Paul McCartney once revealed that his favourite song of all time wasn’t by The Beatles but another 1960s stalwart, The Beach Boys and Brian Wilson’s genius composition ‘God Only Knows’. It would appear that the Californian band were a huge influence on the lads from Liverpool.
That fact certainly shone through when the group were recording a song in 1965 for their Rubber Soul whereby, taking inspiration from their West Coast counterparts, McCartney, John Lennon and George Harrison hid some sneaky swear words in their song ‘Girl’.
The song is one of John Lennon’s favourite Beatles tracks, which is no mean feat. The singer, after all, had a changeable attitude to the band’s back catalogue. But ‘Girl’, he liked: “This was about a dream girl,” he once commented. “When Paul and I wrote lyrics in the old days we used to laugh about it like the Tin Pan Alley people would. And it was only later on that we tried to match the lyrics to the tune. I like this one. It was one of my best.”
The track is also notable for McCartney’s use of a “Zorba-like thing” at the end of the track which hinted at the Greek holiday McCartney was on when he was composing the music for the track. Lyrically, the song was about the iconic figure of a femme fatale, as Lennon is noted as saying in Anthology, “‘Girl’ is real. There is no such thing as the girl; she was a dream, but the words are all right,” he added. “It wasn’t just a song, and it was about that girl – that turned out to be Yoko, in the end – the one that a lot of us were looking for.”
‘Girl’ was the final song recorded for Rubber Soul and perhaps that had something to do with the unusual choices for the recording. The use of a sharp intake of breath was a suggestion of salacious heavy-breathing, “My main memory is that John wanted to hear the breathing, wanted it to be very intimate, so George Martin put a special compressor on the voice, then John dubbed it,” McCartney recalled in Many Years From Now.
The Beatles have always had a cheeky side and they let that show when the group worked together to sneak the word “tit” into the song. “It was always amusing to see if we could get a naughty word on the record: ‘fish and finger pie’, ‘prick teaser’, ‘tit tit tit tit’. The Beach Boys had a song out where they’d done ‘la la la la’ and we loved the innocence of that and wanted to copy it, but not use the same phrase,” recalled Macca.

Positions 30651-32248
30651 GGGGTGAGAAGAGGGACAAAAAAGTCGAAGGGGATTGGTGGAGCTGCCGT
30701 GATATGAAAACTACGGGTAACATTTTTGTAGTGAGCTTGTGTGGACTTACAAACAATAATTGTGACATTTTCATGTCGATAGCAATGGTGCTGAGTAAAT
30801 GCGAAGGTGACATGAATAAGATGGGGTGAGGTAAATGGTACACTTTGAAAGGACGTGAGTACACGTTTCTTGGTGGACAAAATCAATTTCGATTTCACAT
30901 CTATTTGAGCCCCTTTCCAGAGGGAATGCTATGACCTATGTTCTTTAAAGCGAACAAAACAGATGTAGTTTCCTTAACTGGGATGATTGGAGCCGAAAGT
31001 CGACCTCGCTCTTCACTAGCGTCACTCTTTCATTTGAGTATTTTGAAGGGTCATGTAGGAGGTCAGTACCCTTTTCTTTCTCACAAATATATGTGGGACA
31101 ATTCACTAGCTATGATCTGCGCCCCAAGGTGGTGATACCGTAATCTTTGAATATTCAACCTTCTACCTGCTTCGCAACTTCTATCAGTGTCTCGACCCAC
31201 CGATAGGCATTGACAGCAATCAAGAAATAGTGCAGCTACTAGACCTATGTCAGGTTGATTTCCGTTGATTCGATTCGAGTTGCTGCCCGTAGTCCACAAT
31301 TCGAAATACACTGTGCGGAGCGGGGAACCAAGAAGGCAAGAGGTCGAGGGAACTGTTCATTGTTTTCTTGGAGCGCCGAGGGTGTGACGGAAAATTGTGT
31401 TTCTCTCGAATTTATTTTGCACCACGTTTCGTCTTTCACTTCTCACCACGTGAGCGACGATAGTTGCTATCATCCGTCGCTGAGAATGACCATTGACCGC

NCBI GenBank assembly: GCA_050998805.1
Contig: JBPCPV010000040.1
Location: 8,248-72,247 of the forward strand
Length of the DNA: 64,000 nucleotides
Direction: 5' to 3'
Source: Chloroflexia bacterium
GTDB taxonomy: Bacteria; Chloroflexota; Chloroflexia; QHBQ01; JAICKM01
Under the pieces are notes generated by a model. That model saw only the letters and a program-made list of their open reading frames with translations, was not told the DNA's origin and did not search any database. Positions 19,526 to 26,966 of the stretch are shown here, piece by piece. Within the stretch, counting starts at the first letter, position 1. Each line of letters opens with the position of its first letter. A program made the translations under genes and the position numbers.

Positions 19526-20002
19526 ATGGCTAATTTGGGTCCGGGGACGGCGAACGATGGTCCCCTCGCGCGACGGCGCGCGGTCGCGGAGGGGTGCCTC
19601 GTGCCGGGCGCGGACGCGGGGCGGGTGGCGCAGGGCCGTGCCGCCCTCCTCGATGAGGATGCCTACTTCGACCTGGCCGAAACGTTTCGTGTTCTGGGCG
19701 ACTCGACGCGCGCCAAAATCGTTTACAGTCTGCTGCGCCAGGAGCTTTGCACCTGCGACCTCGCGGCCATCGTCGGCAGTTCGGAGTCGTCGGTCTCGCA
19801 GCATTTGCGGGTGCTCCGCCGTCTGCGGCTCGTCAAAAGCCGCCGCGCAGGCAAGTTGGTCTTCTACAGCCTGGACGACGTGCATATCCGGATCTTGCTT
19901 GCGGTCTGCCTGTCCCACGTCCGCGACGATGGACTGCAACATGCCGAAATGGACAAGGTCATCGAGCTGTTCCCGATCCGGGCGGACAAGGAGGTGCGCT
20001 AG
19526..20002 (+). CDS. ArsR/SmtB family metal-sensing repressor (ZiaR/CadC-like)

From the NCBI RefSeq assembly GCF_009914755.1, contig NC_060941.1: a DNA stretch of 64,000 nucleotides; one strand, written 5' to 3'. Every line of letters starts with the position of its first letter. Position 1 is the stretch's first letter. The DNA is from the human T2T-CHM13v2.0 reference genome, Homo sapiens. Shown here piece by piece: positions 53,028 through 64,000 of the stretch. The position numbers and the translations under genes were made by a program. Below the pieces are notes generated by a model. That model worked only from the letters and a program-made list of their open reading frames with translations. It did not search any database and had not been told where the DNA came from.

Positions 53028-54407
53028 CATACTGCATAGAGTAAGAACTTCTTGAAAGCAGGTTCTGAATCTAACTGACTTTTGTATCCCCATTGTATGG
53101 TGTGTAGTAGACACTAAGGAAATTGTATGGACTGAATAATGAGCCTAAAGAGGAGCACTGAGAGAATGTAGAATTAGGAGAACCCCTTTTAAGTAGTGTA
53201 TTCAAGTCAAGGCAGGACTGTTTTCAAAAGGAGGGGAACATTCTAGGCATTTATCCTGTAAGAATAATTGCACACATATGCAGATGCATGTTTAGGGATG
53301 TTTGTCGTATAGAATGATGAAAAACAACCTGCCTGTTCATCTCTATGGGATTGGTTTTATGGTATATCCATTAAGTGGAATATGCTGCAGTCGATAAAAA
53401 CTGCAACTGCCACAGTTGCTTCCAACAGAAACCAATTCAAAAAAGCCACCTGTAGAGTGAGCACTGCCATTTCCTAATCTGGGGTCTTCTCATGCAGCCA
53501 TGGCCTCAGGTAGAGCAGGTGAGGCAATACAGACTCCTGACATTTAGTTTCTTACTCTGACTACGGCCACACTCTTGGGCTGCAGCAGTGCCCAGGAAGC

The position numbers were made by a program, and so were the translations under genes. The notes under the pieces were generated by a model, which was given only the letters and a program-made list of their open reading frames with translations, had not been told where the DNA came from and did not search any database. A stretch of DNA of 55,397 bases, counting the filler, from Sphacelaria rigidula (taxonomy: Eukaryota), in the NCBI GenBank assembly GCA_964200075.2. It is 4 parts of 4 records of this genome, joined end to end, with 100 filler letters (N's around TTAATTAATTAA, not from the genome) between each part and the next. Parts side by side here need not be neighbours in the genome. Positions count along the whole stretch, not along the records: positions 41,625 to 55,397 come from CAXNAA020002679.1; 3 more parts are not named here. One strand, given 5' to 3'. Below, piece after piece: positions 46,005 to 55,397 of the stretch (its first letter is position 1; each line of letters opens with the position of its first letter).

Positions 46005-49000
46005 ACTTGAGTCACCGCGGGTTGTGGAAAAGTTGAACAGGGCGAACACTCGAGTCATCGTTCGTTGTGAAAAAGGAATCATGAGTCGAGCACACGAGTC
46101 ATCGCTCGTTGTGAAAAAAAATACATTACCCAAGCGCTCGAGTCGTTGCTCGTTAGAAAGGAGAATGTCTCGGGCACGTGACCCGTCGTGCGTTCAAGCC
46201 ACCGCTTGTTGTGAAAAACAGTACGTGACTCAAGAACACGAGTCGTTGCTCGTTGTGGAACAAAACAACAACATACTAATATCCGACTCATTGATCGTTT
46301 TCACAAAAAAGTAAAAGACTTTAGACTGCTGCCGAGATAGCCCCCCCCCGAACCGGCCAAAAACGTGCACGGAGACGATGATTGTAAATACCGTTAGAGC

However, the band weren’t keen on playing it safe: “So we were looking around for another phrase, so it was ‘dit dit dit dit’, which we decided to change in our waggishness to ‘tit tit tit tit’, which is virtually indistinguishable from ‘dit dit dit dit’. And it gave us a laugh.”
The song was a moment of humour between four friends as they continued on one of the most historic career paths in music. “It was to get some light relief in the middle of this real big career that we were forging. If we could put in something that was a little bit subversive then we would. George Martin might say, ‘Was that “dit dit” or “tit tit” you were singing?’ ‘Oh, “dit dit”, George, but it does sound a bit like that, doesn’t it?’ Then we’d get in the car and break down laughing.”
After the band had parted ways, Lennon revealed that the song was also inspired by his feelings towards Christianity, “I was just talking about Christianity in that – a thing like you have to be tortured to attain heaven. I’m only saying that I was talking about ‘pain will lead to pleasure’ in ‘Girl’ and that was sort of the Catholic Christian concept – be tortured and then it’ll be all right, which seems to be a bit true but not in their concept of it. But I didn’t believe in that, that you have to be tortured to attain anything, it just so happens that you were.”
So whether the song is a deep allegoric assassination of the Church or a song in which four lad from Liverpool swear like naughty schoolboys, the fact that the song could hold both ideas is proof of The Beatles genius.